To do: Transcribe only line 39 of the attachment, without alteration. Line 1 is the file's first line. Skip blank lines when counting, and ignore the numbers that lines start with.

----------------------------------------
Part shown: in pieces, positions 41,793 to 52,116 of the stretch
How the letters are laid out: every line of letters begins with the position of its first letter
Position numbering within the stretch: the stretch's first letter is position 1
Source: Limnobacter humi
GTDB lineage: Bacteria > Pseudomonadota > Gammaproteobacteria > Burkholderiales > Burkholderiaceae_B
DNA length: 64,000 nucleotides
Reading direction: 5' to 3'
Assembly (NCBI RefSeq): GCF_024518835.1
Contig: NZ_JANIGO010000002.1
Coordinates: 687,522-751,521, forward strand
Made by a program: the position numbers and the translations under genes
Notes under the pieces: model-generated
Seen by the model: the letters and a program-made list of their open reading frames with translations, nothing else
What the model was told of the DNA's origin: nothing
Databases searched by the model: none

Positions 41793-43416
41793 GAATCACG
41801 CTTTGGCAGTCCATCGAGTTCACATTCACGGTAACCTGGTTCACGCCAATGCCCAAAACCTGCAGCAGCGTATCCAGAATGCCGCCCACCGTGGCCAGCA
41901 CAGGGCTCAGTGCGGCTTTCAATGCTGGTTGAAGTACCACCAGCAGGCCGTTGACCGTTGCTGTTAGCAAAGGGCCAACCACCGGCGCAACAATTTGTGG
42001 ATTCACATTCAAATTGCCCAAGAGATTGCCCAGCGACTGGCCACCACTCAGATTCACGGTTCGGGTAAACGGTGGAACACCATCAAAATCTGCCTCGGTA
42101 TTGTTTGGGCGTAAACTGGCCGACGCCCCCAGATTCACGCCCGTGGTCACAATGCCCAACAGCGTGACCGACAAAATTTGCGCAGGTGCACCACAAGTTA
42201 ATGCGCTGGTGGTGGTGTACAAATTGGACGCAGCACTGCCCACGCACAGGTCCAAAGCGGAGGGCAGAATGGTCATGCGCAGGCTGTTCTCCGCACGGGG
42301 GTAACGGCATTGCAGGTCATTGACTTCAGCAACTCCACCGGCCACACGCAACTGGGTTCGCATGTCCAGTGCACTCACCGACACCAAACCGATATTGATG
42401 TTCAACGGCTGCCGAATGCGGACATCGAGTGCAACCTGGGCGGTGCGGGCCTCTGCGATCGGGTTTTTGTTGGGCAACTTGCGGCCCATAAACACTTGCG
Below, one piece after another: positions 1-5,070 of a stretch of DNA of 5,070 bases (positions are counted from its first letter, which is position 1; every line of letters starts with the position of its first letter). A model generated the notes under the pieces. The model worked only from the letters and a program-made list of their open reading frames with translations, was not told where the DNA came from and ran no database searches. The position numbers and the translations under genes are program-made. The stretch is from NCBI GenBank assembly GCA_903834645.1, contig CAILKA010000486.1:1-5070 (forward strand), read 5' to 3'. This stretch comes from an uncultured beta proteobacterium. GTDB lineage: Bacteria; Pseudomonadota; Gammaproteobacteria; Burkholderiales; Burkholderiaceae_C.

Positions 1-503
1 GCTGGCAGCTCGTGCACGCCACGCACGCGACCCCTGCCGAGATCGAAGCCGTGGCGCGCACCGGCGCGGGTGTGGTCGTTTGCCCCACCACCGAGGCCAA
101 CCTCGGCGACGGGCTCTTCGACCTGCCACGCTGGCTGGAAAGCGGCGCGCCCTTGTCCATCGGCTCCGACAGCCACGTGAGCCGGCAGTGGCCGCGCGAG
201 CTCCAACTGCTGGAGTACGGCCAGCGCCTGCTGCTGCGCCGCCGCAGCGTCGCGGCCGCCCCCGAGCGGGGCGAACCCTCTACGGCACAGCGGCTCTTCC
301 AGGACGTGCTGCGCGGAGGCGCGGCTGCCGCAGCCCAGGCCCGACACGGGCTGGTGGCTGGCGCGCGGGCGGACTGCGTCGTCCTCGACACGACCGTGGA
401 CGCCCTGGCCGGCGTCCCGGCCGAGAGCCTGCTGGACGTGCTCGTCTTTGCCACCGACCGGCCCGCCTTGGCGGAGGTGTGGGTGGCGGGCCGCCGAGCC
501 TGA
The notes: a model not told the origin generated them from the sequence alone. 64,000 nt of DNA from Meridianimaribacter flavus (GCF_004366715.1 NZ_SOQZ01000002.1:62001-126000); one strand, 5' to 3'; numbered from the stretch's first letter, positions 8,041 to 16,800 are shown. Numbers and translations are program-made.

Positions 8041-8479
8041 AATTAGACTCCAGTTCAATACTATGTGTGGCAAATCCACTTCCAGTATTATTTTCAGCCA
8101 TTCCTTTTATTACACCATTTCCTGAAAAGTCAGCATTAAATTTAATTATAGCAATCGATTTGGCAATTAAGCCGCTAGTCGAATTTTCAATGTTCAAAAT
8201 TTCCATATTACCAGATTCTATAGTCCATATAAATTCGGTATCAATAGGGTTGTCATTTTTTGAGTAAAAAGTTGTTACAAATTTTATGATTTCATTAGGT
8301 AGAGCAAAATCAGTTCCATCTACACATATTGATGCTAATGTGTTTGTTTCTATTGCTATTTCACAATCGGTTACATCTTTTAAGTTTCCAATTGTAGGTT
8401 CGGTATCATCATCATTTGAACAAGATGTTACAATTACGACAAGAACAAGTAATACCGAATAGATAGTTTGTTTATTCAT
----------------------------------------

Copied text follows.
8401 CGGTATCATCATCATTTGAACAAGATGTTACAATTACGACAAGAACAAGTAATACCGAATAGATAGTTTGTTTATTCAT